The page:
Galaxy Note 8

“Galaxy Note” has always been synonymous with “big phone,” and that’s still very much true today. Taking on the Galaxy S8’s proportions of being tall and skinny, but applying them to a 6.3-inch display, the Note 8 is very tall indeed. At 162.5 mm, it’s notably taller than the LG V30 (151.7 mm), Note 5 (153.2 mm) and iPhone 7 Plus (158.2 mm) — all while also being wider and heavier as well.

Even with very small bezels around the screen, that big footprint makes it rather tough to reach the top of the display or even reach across for a slide-in gesture from the edge. In many cases you’ll have to awkwardly shift your hand, or just wait until you have both hands available to get everything done. In a pinch, you can use the one-handed mode, which shrinks the screen down to the corner so you can actually use it without fear of dropping the phone.

Some people love the big screen — that is, after all, often why they bough a Note in the first place. But if you aren’t committed to it, and think you may be able to figure it out in the future, consider getting a smaller phone.


Get crisp photos even when it’s dark and it’s difficult to keep your phone steady. The Galaxy Note8’s dual camera has a wide-angle camera that comes with the great low-light capabilities that you’ve come to expect from Galaxy phones, while the telephoto camera gives you 2x optical zoom for you to capture the near and far. Both have optical image stabilization so you get steady shots even when zoomed in.

Samsung has  developed a “Live Focus” mode that lets you take photos with both cameras at once, and use that extra data to artificially blur the background … or at least, what the camera thinksis the background. It doesn’t always get that calculation right, and when it misses the mark it looks kind of funny. Thankfully the camera also saves the standard photo from the main camera every time you take a Live Focus shot — an escape hatch, of sorts. Live Focus is worth trying out, and it’s capable of excellent results sometimes provided the conditions are all right, but this feature alone isn’t enough to differentiate this camera from the Galaxy S8+’s single sensor and lens.

Samsung is using the most popular formula of two sensors with the same resolution behind lenses of different focal lengths — one “standard” field of view, and another that’s roughly twice the length with a narrower field of view. They aren’t the same sensor, though, and the longer lens has a narrower aperture of f/2.4 to the main camera’s f/1.7 — that means it lets in less light.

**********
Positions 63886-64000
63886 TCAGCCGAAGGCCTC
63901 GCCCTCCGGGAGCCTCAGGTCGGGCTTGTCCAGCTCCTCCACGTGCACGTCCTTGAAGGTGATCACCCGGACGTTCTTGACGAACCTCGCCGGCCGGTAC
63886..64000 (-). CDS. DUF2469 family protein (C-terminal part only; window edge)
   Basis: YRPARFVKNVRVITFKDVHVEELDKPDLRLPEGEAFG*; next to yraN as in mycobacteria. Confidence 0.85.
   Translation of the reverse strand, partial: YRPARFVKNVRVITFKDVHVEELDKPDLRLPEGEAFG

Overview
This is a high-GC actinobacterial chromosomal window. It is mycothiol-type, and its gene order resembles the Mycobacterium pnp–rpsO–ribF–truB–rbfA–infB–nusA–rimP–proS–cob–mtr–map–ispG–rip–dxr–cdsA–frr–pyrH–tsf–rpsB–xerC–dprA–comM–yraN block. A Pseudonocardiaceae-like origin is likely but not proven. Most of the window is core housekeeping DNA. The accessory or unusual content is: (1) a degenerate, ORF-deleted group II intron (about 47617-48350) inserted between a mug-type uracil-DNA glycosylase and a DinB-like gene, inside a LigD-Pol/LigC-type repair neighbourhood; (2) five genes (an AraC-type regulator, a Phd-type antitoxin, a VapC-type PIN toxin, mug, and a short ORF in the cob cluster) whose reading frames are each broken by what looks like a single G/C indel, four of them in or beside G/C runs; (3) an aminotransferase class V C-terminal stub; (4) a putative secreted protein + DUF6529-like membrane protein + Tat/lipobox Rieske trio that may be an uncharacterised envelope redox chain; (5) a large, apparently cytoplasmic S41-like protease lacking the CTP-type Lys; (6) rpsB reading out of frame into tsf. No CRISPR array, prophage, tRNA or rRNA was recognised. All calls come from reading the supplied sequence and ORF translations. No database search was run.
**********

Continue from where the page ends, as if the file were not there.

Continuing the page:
Use the S Pen to express yourself in ways that make a difference. Draw your own emojis to show how you feel or write a message on a photo and send it as

This is, of course, the best and most capable S Pen yet — but it isn’t much different from what we saw debut on the Note 7, nor is it dramatically different from the Note 5’s.

The new S Pen has higher sensitivity of 4096 levels, which is fantastic when paired up with the very fine 0.7 mm stylus tip, and together you continue to have a very accurate instrument for writing and drawing. The S Pen-focused software is basically the same as far as the core features of Samsung Notes, Screen write, Smart select and Translate go. You get a new “Live message” feature that lets you write out and send animated gifs, and the “Screen off memo” feature has been improved, but that’s about it.

The S Pen is still a super effective tool for getting all of the fine control work done on your Note 8, and it brings those extra utilities that you can’t just get on any other phone (even a Galaxy S8+) — but it won’t be a game-changer for everyone. If the idea of the S Pen doesn’t immediately speak to you when you test it out before buying, that’s the best indication yet that you should consider the Galaxy S8+.


Whether you’re downloading games or multitasking, it’s fast and seamless on the Galaxy Note8 because the high-performing 10nm mobile processor and 6GB RAM make things run smoothly. Plus, with wireless charging, power is on your side.


For all of that massive size, the Note 8’s battery capacity is rather conservative at 3300mAh. As noted that’s actually smaller than the Galaxy S8+ and Note 7 (ahem), and the same size as smaller phones like the LG G6 and OnePlus 5. With a super-efficient processor and display, the Note 8’s battery life is good; but it isn’t necessarily great.

Getting upwards of 16 hours of use out of the phone with just a 3300mAh battery is quite good, and probably enough for most people given their typical usage. But not getting exceptional battery life out of a Note, something the line’s long been known for, can be a bit disappointing to those who are upgrading from a prior model.

Making the move can be a big step, but it doesn’t have to be a hassle. Smart Switch makes it incredibly simple to move important stuff from your old phone to your new Galaxy Note8. With your contacts, settings, messages, and photos right where you need them, you can simply pick up where you left off.

The Note 8 is very clearly the top-end device in Samsung’s flagship lineup, and it has all of the best technology the company has to offer. It also has the highest price.



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